What is Axumin, and how does it work?

Axumin is indicated for positron emission tomography (PET) in men with suspected prostate cancer recurrence based on elevated blood prostate specific antigen (PSA) levels following prior treatment.

What are the side effects of Axumin?

  • Because clinical trials are conducted under widely varying conditions, adverse reaction rates observed in the clinical trials of a drug cannot be directly compared to rates in the clinical trials of another drug and may not reflect the rates observed in practice.
  • The clinical trial database for Axumin includes data from 877 subjects including 797 males diagnosed with prostate cancer.
  • Most patients received a single administration of Axumin, a small number of subjects (n = 50) received up to five administrations of the drug.
  • The mean administered activity was 370 MBq (range, 163 to 485 MBq).
  • Adverse reactions were reported in =1% of subjects during clinical studies with Axumin.
  • The most common adverse reactions were
    • injection site pain,
    • injection site erythema and
    • dysgeusia.

What is the dosage for Axumin?

Radiation Safety - Drug Handling

Axumin is a radioactive drug and should be handled with appropriate safety measures to minimize radiation exposure during administration. Use waterproof gloves and effective shielding, including syringe shields, when handling and administering Axumin.

Recommended Dose And Administration Instructions

The recommended dose is 370 MBq (10 mCi) administered as an intravenous bolus injection.

  • Inspect Axumin visually for particulate matter and discoloration before administration. Do not use the drug if the solution contains particulate matter or is discolored.
  • Use aseptic technique and radiation shielding when withdrawing and administering Axumin.
  • Calculate the necessary volume to administer based on calibration time and date, using a suitably calibrated instrument. The recommended maximum volume of injection of undiluted Axumin is 5mL.
  • Axumin may be diluted with Sodium Chloride Injection, 0.9%.
  • After the Axumin injection, administer an intravenous flush of sterile Sodium Chloride Injection, 0.9% to ensure full delivery of the dose.
  • Dispose of any unused drug in a safe manner in compliance with applicable regulations.

Patient Preparation Prior To PET Imaging

  • Advise the patient to avoid any significant exercise for at least one day prior to PET imaging.
  • Advise patients not to eat or drink for at least 4 hours (other than small amounts of water for taking medications) prior to administration of Axumin.

Image Acquisition Guidelines

  • Position the patient supine with arms above the head. Begin PET scanning 3 to 5 minutes after completion of the Axumin injection.
  • It is recommended that image acquisition should start from midthigh and proceed to the base of the skull. Typical total scan time is between 20 to 30 minutes.

Image Display And Interpretation

  • Localization of prostate cancer recurrence in sites typical for prostate cancer recurrence is based on fluciclovine F 18 uptake in comparison with tissue background.
  • For small lesions (less than 1cm in diameter) focal uptake greater than blood pool should be considered suspicious for prostate cancer recurrence.
  • For larger lesions, uptake equal to or greater than bone marrow is considered suspicious for prostate cancer recurrence.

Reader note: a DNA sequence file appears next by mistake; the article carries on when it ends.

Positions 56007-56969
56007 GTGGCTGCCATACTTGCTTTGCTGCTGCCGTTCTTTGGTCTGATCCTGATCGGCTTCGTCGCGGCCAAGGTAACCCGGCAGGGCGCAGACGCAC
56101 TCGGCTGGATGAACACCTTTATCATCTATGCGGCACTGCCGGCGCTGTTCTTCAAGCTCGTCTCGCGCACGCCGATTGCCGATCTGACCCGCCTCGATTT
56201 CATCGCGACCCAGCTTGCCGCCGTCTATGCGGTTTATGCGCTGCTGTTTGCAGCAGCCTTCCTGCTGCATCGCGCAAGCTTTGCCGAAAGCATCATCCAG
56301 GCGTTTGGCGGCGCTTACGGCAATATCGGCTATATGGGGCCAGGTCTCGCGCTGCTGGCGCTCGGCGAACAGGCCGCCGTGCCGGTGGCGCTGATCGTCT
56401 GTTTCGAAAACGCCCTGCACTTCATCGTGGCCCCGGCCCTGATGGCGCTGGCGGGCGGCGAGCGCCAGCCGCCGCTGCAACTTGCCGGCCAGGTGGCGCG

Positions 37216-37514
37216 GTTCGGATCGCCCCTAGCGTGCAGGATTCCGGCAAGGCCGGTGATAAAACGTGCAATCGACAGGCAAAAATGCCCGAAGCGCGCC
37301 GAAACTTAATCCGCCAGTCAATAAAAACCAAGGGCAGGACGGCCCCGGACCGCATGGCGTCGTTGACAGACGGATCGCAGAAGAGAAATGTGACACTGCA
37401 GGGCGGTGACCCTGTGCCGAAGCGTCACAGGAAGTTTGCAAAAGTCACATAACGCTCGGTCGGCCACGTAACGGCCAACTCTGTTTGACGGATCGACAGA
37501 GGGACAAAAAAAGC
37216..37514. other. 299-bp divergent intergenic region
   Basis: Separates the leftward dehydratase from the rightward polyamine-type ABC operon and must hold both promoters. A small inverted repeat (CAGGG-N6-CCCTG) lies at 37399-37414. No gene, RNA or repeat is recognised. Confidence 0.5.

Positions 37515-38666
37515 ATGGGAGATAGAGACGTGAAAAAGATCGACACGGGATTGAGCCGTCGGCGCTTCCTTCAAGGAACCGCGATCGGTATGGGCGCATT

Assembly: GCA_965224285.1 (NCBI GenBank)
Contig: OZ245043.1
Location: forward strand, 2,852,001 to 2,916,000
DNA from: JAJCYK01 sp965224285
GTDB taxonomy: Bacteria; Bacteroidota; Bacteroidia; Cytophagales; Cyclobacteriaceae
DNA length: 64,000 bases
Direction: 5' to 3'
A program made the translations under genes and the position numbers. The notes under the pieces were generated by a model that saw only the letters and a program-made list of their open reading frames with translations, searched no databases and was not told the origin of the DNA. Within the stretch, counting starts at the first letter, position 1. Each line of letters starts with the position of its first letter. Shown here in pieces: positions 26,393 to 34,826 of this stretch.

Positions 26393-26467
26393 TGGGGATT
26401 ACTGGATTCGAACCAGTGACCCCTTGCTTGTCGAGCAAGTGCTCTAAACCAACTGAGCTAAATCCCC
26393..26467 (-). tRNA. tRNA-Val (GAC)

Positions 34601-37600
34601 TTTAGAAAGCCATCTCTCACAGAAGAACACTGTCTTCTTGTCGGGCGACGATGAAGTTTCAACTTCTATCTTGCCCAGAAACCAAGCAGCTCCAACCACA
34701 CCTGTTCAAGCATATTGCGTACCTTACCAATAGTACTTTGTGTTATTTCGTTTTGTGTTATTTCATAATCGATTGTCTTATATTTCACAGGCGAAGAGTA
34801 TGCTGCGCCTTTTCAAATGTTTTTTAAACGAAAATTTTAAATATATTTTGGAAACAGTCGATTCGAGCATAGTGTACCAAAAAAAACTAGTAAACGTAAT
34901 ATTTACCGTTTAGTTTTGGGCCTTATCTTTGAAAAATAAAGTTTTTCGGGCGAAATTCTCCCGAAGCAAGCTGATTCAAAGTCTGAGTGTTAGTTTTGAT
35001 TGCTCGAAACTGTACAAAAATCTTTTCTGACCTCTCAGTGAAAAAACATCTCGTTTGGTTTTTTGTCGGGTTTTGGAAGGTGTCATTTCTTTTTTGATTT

Radiation Dosimetry

  • The radiation absorbed doses estimated for adult patients following intravenous injection of Axumin are shown in Table 1.
  • Values were calculated from human biodistribution data using OLINDA/EXM (Organ Level Internal Dose Assessment/Exponential Modeling) software.
  • The (radiation absorbed) effective dose resulting from the administration of the recommended activity of 370 MBq of Axumin is 8 mSv.
  • For an administered activity of 370 MBq (10 mCi), the highestmagnitude radiation doses are delivered to the pancreas, cardiac wall, and uterine wall: 38 mGy, 19 mGy, and 17 mGy, respectively.
  • If a CT scan is simultaneously performed as part of the PET procedure, exposure to ionizing radiation will increase in an amount dependent on the settings used in the CT acquisition.

Table 1: Estimated Radiation Absorbed Doses in Various Organs /Tissues in Adults who Received Axumin

Organ/Tissue Mean Absorbed Dose per Unit Administered Activity
(microGy/MBq)
Adrenal glands 16
Brain 9
Breasts 14
Gallbladder wall 17
Lower large intestine wall 12
Small intestine wall 13
Stomach wall 14
Upper large intestine wall 13
Heart wall 52
Kidneys 14
Liver 33
Lungs 34
Muscle 11
Ovaries 13
Pancreas 102
Red bone marrow 25
Osteogenic cells 23
Skin 8
Spleen 24
Testes 17
Thymus gland 12
Thyroid 10
Urinary bladder wall 25
Uterus 45
Total body 13
Effective dose 22 (microSv/MBq)

What drugs interact with Axumin?

  • No Information Provided

Is Axumin safe to use while pregnant or breastfeeding?

  • Axumin is not indicated for use in females and there is no information on the risk of adverse development outcomes in pregnant women or animals with the use of fluciclovine F 18.
  • Axumin is not indicated for use in females and there is no information of the presence of fluciclovine F 18 in human milk.

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Summary

Axumin (fluciclovine F 18) injection is indicated for positron emission tomography (PET) in men with suspected prostate cancer recurrence based on elevated blood prostate specific antigen (PSA) levels following prior treatment. The most common side effects of Axumin include injection site pain, injection site erythema, and dysgeusia.

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Medically Reviewed on 12/17/2020
References
All sections courtesy of the U.S. Food and Drug Administration